- Formation of minerals from magma and lava
- Formation of minerals from solutions
- Describe how melted rock produces minerals.
- Explain how minerals form from solutions.
lava: Molten rock that has reached Earth’s surface.
magma: Molten rock deep inside Earth.
rock: Mixture of minerals.
Introducing the Lesson
Ask students to recall from Lesson 3.1 the criteria that must be met in order for a substance to be classified as a mineral. (It must be a solid, be inorganic, have a definite chemical composition, have a crystal structure, and form by natural processes.) Tell students they will learn in this lesson about some of the natural processes that lead to the formation of mineral crystals.
Use the demonstration at the URL below to show students the effects of cooling rate on crystal size. In the demonstration, you will simulate the growth of mineral crystals using some common materials (e.g., mothballs, crayons) because growing actual mineral crystals—for example, from a supersaturated solution of salt—takes too long for a classroom demonstration.
Have students grow their own mineral crystals from a solution. The activity at the URL below shows them how. This is an activity they can do at home or in the classroom over multiple days. Make sure that students make daily observations of their crystals and record their observations in their science notebook.
Have students make a KWL chart before reading the lesson and fill in the first two columns (Know, Want to Know) with regard to how minerals form. After they finish reading the lesson, have them fill in the last column (Learned). Did they learn everything they wanted to know? If not, provide the missing information if possible.
Tell the class that geodes have been called the “tootsie roll pops of the geology world” (http://www.rocksandminerals4u.com/geodes.html). Call on one or more volunteers to learn more about geodes and then explain to the class why geodes have been compared to tootsie roll pops. The URL below is a good starting point for learning more about geodes.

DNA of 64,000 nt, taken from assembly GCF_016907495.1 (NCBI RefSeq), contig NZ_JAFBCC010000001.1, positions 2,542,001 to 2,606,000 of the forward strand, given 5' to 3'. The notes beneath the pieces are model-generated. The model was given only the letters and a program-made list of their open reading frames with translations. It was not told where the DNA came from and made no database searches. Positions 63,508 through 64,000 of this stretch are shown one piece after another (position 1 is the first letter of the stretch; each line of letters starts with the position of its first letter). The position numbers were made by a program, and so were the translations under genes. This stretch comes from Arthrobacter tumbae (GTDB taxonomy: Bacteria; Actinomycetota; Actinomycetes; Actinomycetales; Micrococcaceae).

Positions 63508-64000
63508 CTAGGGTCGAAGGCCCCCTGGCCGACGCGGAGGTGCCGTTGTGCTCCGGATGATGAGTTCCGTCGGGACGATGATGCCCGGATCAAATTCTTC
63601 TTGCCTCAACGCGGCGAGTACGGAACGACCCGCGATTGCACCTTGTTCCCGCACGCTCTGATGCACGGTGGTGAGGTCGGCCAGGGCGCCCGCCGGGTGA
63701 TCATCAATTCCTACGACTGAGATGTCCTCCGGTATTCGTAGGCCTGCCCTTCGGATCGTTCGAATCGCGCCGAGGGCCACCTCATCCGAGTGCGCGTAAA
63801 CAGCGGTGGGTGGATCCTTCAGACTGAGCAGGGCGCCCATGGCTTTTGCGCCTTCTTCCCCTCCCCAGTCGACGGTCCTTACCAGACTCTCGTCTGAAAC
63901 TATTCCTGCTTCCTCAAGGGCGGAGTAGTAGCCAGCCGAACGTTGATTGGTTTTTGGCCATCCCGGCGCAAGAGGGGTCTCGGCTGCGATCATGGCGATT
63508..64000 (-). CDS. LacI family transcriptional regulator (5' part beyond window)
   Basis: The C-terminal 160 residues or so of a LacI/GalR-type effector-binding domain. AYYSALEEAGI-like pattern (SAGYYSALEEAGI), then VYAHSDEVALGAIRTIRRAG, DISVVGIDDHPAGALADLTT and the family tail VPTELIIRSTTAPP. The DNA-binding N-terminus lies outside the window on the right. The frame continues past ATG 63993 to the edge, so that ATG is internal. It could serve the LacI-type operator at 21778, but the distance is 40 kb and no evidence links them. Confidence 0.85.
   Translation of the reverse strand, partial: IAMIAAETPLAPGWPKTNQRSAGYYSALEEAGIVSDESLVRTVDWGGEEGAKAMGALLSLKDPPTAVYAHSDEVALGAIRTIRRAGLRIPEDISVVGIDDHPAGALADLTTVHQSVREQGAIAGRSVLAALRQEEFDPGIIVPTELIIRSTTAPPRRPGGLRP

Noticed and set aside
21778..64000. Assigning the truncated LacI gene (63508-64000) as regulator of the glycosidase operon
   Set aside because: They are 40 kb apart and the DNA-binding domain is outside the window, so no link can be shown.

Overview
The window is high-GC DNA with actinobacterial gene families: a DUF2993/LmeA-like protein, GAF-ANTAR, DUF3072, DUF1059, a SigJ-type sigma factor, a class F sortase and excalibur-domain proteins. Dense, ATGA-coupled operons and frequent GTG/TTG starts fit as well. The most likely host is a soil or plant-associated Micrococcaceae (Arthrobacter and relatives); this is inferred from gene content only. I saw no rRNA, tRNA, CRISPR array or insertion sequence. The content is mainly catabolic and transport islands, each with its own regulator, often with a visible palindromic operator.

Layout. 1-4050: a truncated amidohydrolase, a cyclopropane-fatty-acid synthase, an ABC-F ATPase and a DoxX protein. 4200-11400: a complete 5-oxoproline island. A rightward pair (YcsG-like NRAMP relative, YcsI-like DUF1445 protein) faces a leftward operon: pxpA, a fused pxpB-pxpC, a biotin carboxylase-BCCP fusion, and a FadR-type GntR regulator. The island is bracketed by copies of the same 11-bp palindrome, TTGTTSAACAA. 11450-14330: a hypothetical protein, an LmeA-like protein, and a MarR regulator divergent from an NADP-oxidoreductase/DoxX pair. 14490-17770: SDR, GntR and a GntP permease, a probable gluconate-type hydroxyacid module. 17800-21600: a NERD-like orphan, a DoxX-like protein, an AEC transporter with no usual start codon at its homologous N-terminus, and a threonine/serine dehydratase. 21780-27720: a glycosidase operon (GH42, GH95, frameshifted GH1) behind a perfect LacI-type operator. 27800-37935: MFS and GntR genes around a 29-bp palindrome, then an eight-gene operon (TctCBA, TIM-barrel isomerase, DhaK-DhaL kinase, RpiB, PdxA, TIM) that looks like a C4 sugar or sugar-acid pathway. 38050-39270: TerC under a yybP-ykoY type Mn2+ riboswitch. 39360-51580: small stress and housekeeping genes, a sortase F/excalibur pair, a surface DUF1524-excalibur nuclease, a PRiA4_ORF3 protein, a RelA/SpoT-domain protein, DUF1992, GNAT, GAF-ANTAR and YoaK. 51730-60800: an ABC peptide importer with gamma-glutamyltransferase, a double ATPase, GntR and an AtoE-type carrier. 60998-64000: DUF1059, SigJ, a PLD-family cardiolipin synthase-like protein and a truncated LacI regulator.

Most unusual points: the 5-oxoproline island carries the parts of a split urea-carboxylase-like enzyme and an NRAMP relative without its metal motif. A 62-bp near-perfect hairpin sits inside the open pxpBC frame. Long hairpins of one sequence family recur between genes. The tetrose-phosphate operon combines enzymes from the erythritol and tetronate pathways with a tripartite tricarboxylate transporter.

In the activity at the URL below, students will observe four different minerals growing under magnification. They will draw what they observe and then answer a series of questions to analyze their observations and how they relate to the formation of mineral crystals in nature.
Some people hold the misconception that diamonds form from coal. Tell students that although both diamonds and coal consist only or mainly of carbon, diamonds rarely, if ever, form from coal. Almost all diamonds form in igneous rocks in the mantle and make their way to the surface by volcanic eruptions. Discuss the following evidence with students so they will see why the misconception is false. (You can learn more at http://geology.com/articles/diamonds-from-coal/).
- Most diamonds that have been dated are older than the first land plants. Because coal formed from land plants, it must be younger than most diamonds. Therefore, most diamonds could not have formed from coal.
- Coal seams are sedimentary rocks that usually form more-or-less horizontal rock units. Diamonds, in contrast, form in vertical igneous rock units, called pipes.
Reinforce and Review
Copy and distribute the lesson worksheets in the CK-12 Earth Science for Middle School Workbook. Ask students to complete the worksheets alone or in pairs to reinforce lesson content.
Lesson Review Questions
Have students answer the Review Questions listed at the end of the lesson in the FlexBook® student edition;.
Check students’ mastery of the lesson with Lesson 3.3 Quiz in CK-12 Earth Science for Middle School Quizzes and Tests.
Points to Consider
When most minerals form, they combine with other minerals to form rocks. How can these minerals be used?
The same mineral can be formed by different processes. How can the way a mineral forms affect how the mineral is used?